Stemming the tide

Thank you everyone so much for responding to my posts. You all bring up excellent points. I know that I certainly was a person who had the "not me" syndrome. My question today is: Do you know anyone who you thought was going to get Type 2 if they kept along the path they were and you tried to get them to see what was happening? Has anyone that seen this in a loved one and did they ever heed your warning? Or, were they like me and thought they were invincible?

My dad developed t2 at age 60 and was put on meds but he would not give up his beer. He wasn't an alcoholic but enjoyed his beer at home. This was in the mid 70s. He died in 1979 of a heart attack at 65, out of the blue, and I've always thought it was his reluctance to take proper care of himself that was behind this. He thought if he took his pills he could just keep on doing what he wanted. Nope.

I have a friend who was diagnosed t2 around the time I was, about 12-13 yrs ago. He totally refused to eat properly and he does like to drink. He's now about 66 or 67 yrs old and looks like he's carrying triplets, he's really packed on the weight. He's very bloated and doesn't breathe properly. He's another one who would take his meds, he went on insulin too about 6 yrs ago and just kept on doing what he'd always done, with regards to food and drink. I don't think he'll live to be 70 the way he's going.

Sometimes you just can't tell people anything, they want to do what they want to do.

My advice is usually to cut carbs to the level necessary to achieve safe blood sugar levels. I tell them that my meter tells me that I can't, for instance, eat any grain. I always say up front that this means I must derive most of my energy from fat since excessive protein consumption is not good for anyone.

Because this is the direct opposite of the advice people get for what constitutes a healthy diet I think a lot of people figure I'm just another person following a strange and possibly dangerous diet. So my success rate in getting people to deal with their condition is not very good.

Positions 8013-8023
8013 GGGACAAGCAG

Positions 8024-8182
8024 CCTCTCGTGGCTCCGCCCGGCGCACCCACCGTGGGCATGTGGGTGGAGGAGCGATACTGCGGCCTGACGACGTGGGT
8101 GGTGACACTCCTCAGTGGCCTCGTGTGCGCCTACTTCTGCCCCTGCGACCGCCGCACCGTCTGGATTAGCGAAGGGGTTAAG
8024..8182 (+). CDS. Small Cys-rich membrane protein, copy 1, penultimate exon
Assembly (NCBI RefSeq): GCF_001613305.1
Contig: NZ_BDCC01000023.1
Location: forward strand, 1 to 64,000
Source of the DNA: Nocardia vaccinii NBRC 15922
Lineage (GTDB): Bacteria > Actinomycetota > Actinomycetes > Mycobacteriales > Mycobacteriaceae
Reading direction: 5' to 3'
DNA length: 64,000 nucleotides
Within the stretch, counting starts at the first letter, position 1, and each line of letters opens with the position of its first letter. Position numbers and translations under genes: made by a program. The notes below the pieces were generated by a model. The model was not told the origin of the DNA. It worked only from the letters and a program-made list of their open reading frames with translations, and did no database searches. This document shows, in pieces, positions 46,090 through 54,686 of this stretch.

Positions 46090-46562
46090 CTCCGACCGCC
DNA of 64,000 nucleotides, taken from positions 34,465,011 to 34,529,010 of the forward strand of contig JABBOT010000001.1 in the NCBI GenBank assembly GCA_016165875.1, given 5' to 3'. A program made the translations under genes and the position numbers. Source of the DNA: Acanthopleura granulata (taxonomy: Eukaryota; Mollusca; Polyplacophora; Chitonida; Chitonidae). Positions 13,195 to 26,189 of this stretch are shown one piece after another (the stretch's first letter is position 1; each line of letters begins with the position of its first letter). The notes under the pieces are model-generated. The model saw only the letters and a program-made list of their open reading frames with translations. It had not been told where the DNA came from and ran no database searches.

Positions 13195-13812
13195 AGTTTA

I have had success with my daughter. I gave her a meter and encouraged her to monitor her sugar occasionally especially after carby meals. Her A1C was in the mid 5's but she was spiking to unacceptable levels after carby meals. I explained that she was on the cusp of a down hill slide as the spikes would gradually destroy her pancreas and that dealing with it early was the way to go.

She changed to a low carb diet and has been able to maintain her A1Cl in the mid 5's without medication.

Many folks have posted about a spouse or relative that is ignoring their diabetes so I know I'm very lucky to have had a positive outcome. I think it helped that her doctor low carbs herself and completely endorses her approach. It probably also helped that she has a scientific education and the logic of using your meter to craft a diet made perfect sense.

I watched my brother for quite a while but he finally woke up just like I did a few years. ago. I'm pretty proud of Bro now, his last a1c was better than mine.

Yes I have had friends and employes scarf down donuts and boxes of Pop-Tarts and with crumbs falling out of their mouths would tell me too bad you can't eat this stuff, you've got that bad kind of diabetes...One of them took a Friday off and died while mowing his lawn. He was survived by his wife and a 16 year old daughter. When I turned his death certificate over to our insurance agent it said his death was caused by diabetic complications and heart failure (46 years old).